About 50 Tory MPs met to discuss how & when they could oust PM May – media

Around 50 Tory hardline Brexit supporters have met to discuss how and when they could force Theresa May to stand down as British PM, media reported citing sources.

Representatives from the European Research Group (ERG) discussed “how best you game the leadership election rules,” a source said as cited by the BBC. 

One of those who reportedly attended the meeting said that “everyone I know says she [May] has to go," “she’s a disaster,” and "this can’t go on."

 
FILE PHOTO Pro-Brexit protesters block the gates of Downing Street during a demonstration in London © Peter Nicholls 

 

The report about Brexiteers discussing the UK leadership challenge was also issued by the Press Association news agency.

Earlier in September Steve Baker, a former junior Brexit minister, warned May that pressing ahead with her Chequers plan could see up to 80 Tory MPs voting against it, risking a “catastrophic split” in the party. “If we come out of conference with her hoping to get Chequers through on the back of Labour votes, I think the EU negotiators would probably understand that if that were done, the Tory party would suffer the catastrophic split which thus far we have managed to avoid,” he said

The PM managed to secure the controversial Brexit plan, which is also known as the Chequers deal, at a marathon session of talks with her Cabinet in July. The strategy, which defines the relationship between the UK and the EU after Brexit, divided both politicians and the public.

READ MORE:‘Detonator handed to Brussels’: Boris Johnson calls May’s Brexit plan ‘suicide vest’

Opinion polls from July show that British voters overwhelmingly disapprove of May’s handling of Brexit. Instead, they would rather pin their hopes on a man who was only recently seen as a “liability” – Boris Johnson, who recently lashed out at May, saying that the Brexit plan is “a suicide vest” wrapped around the British constitution, and the detonator has been handed to Brussels.

The Brexit talks left the Tory government in dire straits. The government saw a string of ministerial resignations which involved not only Johnson but also the now former Brexit secretary, David Davis. After that, Conservative MP Philip Davies submitted a letter of no-confidence in Theresa May to the chairman of the Conservative 1922 Committee of backbench MPs, Graham Brady. For a no-confidence vote to be triggered, 48 letters from Conservative MPs need to be submitted.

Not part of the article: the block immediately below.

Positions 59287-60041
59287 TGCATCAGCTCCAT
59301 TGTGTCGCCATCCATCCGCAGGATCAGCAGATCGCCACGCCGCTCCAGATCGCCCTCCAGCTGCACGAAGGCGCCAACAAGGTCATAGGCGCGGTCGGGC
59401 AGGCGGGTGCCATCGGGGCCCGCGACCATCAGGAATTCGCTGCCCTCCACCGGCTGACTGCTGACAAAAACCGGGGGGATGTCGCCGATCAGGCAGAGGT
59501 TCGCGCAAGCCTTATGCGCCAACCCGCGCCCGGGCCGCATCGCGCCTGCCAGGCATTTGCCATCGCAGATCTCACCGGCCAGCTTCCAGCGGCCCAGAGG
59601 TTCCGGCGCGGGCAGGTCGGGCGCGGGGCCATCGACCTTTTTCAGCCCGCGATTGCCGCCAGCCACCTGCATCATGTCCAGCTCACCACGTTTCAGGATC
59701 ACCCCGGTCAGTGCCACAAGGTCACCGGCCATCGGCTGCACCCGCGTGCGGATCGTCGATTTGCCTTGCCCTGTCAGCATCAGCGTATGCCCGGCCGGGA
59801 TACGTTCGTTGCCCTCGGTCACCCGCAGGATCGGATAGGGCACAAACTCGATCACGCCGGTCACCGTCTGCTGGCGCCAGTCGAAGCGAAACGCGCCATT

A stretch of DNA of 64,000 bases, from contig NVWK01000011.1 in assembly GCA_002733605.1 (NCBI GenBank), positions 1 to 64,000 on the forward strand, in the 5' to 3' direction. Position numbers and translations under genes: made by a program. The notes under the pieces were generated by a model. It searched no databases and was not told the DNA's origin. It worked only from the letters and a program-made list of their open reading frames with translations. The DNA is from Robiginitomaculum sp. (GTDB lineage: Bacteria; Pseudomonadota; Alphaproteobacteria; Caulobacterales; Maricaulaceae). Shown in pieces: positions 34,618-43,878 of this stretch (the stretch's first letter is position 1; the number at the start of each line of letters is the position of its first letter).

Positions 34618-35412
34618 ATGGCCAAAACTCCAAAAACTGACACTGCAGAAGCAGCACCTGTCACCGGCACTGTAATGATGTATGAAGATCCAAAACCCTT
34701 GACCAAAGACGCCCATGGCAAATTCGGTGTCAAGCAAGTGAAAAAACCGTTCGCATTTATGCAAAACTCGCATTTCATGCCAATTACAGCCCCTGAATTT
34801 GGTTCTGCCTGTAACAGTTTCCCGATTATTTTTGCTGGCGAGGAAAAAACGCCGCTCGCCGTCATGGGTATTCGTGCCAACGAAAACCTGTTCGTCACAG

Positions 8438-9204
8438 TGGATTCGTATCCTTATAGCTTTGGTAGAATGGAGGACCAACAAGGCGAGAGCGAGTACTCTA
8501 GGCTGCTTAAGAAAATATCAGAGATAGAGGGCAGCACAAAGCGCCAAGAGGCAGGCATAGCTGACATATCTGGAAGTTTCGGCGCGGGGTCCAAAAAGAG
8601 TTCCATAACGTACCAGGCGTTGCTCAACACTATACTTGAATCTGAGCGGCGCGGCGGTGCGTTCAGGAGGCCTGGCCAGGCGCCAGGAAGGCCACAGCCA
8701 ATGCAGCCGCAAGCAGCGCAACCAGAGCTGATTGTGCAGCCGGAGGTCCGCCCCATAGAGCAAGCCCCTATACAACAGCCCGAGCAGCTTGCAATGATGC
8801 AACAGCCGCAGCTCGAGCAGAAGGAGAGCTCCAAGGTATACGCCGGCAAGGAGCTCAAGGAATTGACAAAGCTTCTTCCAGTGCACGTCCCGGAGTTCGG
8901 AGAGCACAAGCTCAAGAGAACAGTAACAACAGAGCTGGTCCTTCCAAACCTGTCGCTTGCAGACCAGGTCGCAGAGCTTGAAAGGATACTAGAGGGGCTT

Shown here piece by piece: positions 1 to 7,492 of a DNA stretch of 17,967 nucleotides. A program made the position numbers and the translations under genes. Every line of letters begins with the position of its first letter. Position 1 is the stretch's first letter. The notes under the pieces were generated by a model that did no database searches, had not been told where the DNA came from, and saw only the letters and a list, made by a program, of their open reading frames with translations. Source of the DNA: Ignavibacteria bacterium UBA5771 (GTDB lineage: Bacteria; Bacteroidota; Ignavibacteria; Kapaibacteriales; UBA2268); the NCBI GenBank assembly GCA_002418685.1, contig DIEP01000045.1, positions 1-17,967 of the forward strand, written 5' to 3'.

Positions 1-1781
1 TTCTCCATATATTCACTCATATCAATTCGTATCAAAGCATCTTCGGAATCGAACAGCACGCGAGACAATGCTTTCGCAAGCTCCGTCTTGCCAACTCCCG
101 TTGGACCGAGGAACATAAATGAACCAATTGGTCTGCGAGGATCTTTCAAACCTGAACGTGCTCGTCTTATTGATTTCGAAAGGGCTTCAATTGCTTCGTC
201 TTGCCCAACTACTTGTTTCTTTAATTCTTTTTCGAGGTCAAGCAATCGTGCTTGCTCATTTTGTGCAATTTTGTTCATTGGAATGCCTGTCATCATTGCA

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More Than 370 Arrested During Carnival in London (+Photos)

London, Aug 28 (Prensa Latina) At least 370 people were arrested for assault and possession of knives during the Notting Hill carnival in the centre of this capital, the Metropolitan Police said today.

'Law enforcement officers seized 36 knives during the celebration, which became a smokescreen for crime in the city,' Commander Dave Musker said Tuesday.

According to Musker, about 30 security personnel were injured while conducting the operations, although the number of detainees may increase.

In 2016, during the 50th anniversary of these carnivals, more than 450 arrests were made, 45 policemen were injured and 16 stabbings were committed, which is considered one of the deadliest.

Analysts insist that two years ago, former Deputy Victoria Borwick led a popular request to move the festival to a less populous place where people could be controlled, but the proposal did not materialize.

According to reports, the homicide rate in the UK has increased by approximately 40 per cent in the last three years, not including deaths caused by terrorist attacks.

At the end of 2017 statistics revealed a 13 per cent increase in crime compared to the previous year, mainly in this capital.

The Independent recently revealed that fatal stabbings occur every three days in London from gang fights.